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Varnish is a fast caching proxy, and can be used as an alternative to Squid in a reverse caching accelerator setup.

We currently use Varnish for serving,, text of pages retrieved from WMF projects, and various miscellaneous web services. Nothing uses Squid.


See Varnish statistics


# varnishstat

Fred has also written a Ganglia plugin in Python for varnish, which is automatically installed by Puppet. All varnishstat metrics are therefore visible on Ganglia.

Set runtime parameters


# varnishadm -S /etc/varnish/secret -T

Add/remove backends

Puppet can automatically generate Varnish backend and director statements by setting the $varnish_backends and $varnish_directors variables (see below).

Alternatively, backends can be defined manually in the templates/varnish/wikimedia.vcl.erb ERB template file.

See request logs

As explained below, there are no access logs. However, you can see NCSA style log entries for current requests using:

# varnishncsa

See backend health


# varnishlog -i Backend_health -O

Some more tricks

// Query Times
varnishncsa -F '%t %{VCL_Log:Backend}x %Dμs %bB %s %{Varnish:hitmiss}x "%r"'

// Top URLs
varnishtop -i RxURL

// Top Referer, User-Agent, etc.
varnishtop -i RxHeader -I Referer
varnishtop -i RxHeader -I User-Agent

// Cache Misses
varnishtop -i TxURL


Deployment of Varnish is done using Puppet, using class varnish in file manifests/varnish.pp.

We use the varnish package of Ubuntu/Debian, minimum version 2.1.2. Puppet installs this, and replaces its /etc/default/varnish file to set some startup parameters (discussed below). Varnish uses a VCL file (Varnish Configuration Language), a DSL where Varnish behaviour is controlled using subroutines that are compiled into C and executed during each request. The Wikimedia VCL file is


Like with Squid, special sysctl settings are installed by Puppet to tune the system for high HTTP traffic performance.

Varnish does not use log files, but instead writes detailed information about its operations to a SHM ring buffer of a fixed size. Any interested programs can just read along and produce statistics or log output without it slowing down the Varnish daemon itself. The SHM file is mlocked in memory, but Linux insists on writing its buffers to disk anyway - therefore Puppet mounts the directory /var/lib/ganglia into a 150M sized tmpfs filesystem to avoid this.

Startup parameters

The following parameters have been changed from the defaults. Most of these are set in the (now Puppet generated) file /etc/default/varnish.

  • NFILES=500000

For ulimit -n, the number of files/sockets/file descriptors Varnish can open

  • MEMLOCK=90000

For ulimit -l, so Varnish can lock the entire SHM log buffer (default 80M) into memory.

  • ulimit -s 128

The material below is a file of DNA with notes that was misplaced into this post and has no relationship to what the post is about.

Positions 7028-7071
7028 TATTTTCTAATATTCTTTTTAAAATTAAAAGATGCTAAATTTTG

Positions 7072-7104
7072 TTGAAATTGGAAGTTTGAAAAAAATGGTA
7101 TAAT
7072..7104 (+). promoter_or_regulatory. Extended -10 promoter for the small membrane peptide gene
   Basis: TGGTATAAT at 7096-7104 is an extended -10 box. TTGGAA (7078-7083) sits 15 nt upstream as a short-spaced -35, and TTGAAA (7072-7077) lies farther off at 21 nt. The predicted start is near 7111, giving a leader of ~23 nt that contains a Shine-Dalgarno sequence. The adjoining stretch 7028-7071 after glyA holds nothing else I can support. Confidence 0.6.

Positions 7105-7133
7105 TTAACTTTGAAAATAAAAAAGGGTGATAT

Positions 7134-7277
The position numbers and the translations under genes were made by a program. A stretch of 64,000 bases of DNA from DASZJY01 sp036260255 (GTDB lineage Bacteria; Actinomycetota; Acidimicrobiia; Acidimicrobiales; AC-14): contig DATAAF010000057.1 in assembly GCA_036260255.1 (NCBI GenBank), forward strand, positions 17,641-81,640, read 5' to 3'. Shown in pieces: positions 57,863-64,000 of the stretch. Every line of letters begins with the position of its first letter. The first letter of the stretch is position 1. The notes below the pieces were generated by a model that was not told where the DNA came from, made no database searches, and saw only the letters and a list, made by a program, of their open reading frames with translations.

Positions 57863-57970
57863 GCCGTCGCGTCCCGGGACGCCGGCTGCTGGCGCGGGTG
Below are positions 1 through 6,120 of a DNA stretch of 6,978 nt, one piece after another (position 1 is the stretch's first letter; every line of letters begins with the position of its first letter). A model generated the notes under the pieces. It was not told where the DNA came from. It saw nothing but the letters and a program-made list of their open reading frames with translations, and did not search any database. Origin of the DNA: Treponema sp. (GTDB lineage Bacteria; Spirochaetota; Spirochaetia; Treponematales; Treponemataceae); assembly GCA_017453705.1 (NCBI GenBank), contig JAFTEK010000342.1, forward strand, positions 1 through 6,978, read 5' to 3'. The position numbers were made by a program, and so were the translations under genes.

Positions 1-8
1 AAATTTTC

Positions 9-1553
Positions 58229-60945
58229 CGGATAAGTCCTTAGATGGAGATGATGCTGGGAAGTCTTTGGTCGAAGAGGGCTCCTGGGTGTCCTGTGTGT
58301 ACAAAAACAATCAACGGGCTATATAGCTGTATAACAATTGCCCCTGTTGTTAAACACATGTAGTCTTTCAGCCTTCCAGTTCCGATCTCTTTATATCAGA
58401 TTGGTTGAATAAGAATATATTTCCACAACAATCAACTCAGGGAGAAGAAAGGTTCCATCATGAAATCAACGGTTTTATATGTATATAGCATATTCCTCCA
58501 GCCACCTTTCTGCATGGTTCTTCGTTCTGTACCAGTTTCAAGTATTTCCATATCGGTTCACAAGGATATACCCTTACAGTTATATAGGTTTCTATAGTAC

To reduce the VSIZE with many Varnish threads

  • VARNISH_VCL_CONF=/etc/varnish/wikimedia.vcl

Points to the Wikimedia specific VCL file


Bind to TCP port 80 on all IPs


Listening socket for the administrative interface


The minimum and maximum amounts of threads Varnish will keep around for requests, per thread pool.

  • VARNISH_STORAGE="malloc,1G"

For bits, which has a small content set, we want to keep everything in memory.

  • EXTRA_OPTS="-p thread_pools=8 -p thread_pool_add_delay=1 -p send_timeout=30 -p listen_depth=4096"

Extra runtime parameters, explained below:

  • thread_pools=8

One thread pool per CPU core; this reduces mutex contention.

  • thread_pool_add_delay

Create more threads quickly when needed

  • send_timeout=3

Keep the amount of open connections low, and close idle connections quickly.

  • listen_depth=4096

Allow many new connections in the accept() queue, before Varnish can open them.

Puppet configuration

In Puppet, two variables can be defined:

an array of fully qualified hostnames that will be used to generate Varnish backends in the VCL, e.g. $varnish_backends = [ "srv191.pmtpa.wmnet", "srv192.pmtpa.wmnet" ]
a hash of director names to backends, e.g. $varnish_directors = { "appservers" => [ "srv191.pmtpa.wmnet", "srv192.pmtpa.wmnet" ] }

You also may want to read Bits varnish testing instead, for Domas his findings during a pilot project.

One-off purges

$ dsh -c -g bits varnishadm -T -S /etc/varnish/secret ban.url <your url here>

Don't do this. Consult a varnish specialist first.

< bblack> (it's generally a varnishadm ban command, but the syntax/caveats are not exactly intuitive)
< bblack> as in, figure out the right ban command in , then push that around to the correct cluster of caches via salt
< bblack> the commands I did were:
< bblack> root@palladium:~# salt -G 'cluster:cache_text' 'varnishadm -S /etc/varnish/secret -T ban == ""'
< bblack> and then repeat, but change :6083 to :6082 (to hit frontends after fixing on backends)
< bblack> and variations of course: cluster:cache_* or cluster:cache_mobile, etc... and the ban expression can be complex, a lot of the same things available in req/resp objects in VCL in general 


When mobile wants you to 'clear the varnish cache', you should read MobileFrontend#Flushing_the_cache instead of this page.

Things that need special consideration

  • HTCP purging
  • Immediate purging of cache objects (nuke?)
  • Header normalization (Host, Accept-Encoding...)
  • Two-layer setup (CARP style)
  • Compatible logging
  • Request stats

Would be nice

  • SSL
  • IPv6

Many of these are probably already taken care of by our friends at Wikia, and therefore possibly also within Varnish itself...

External links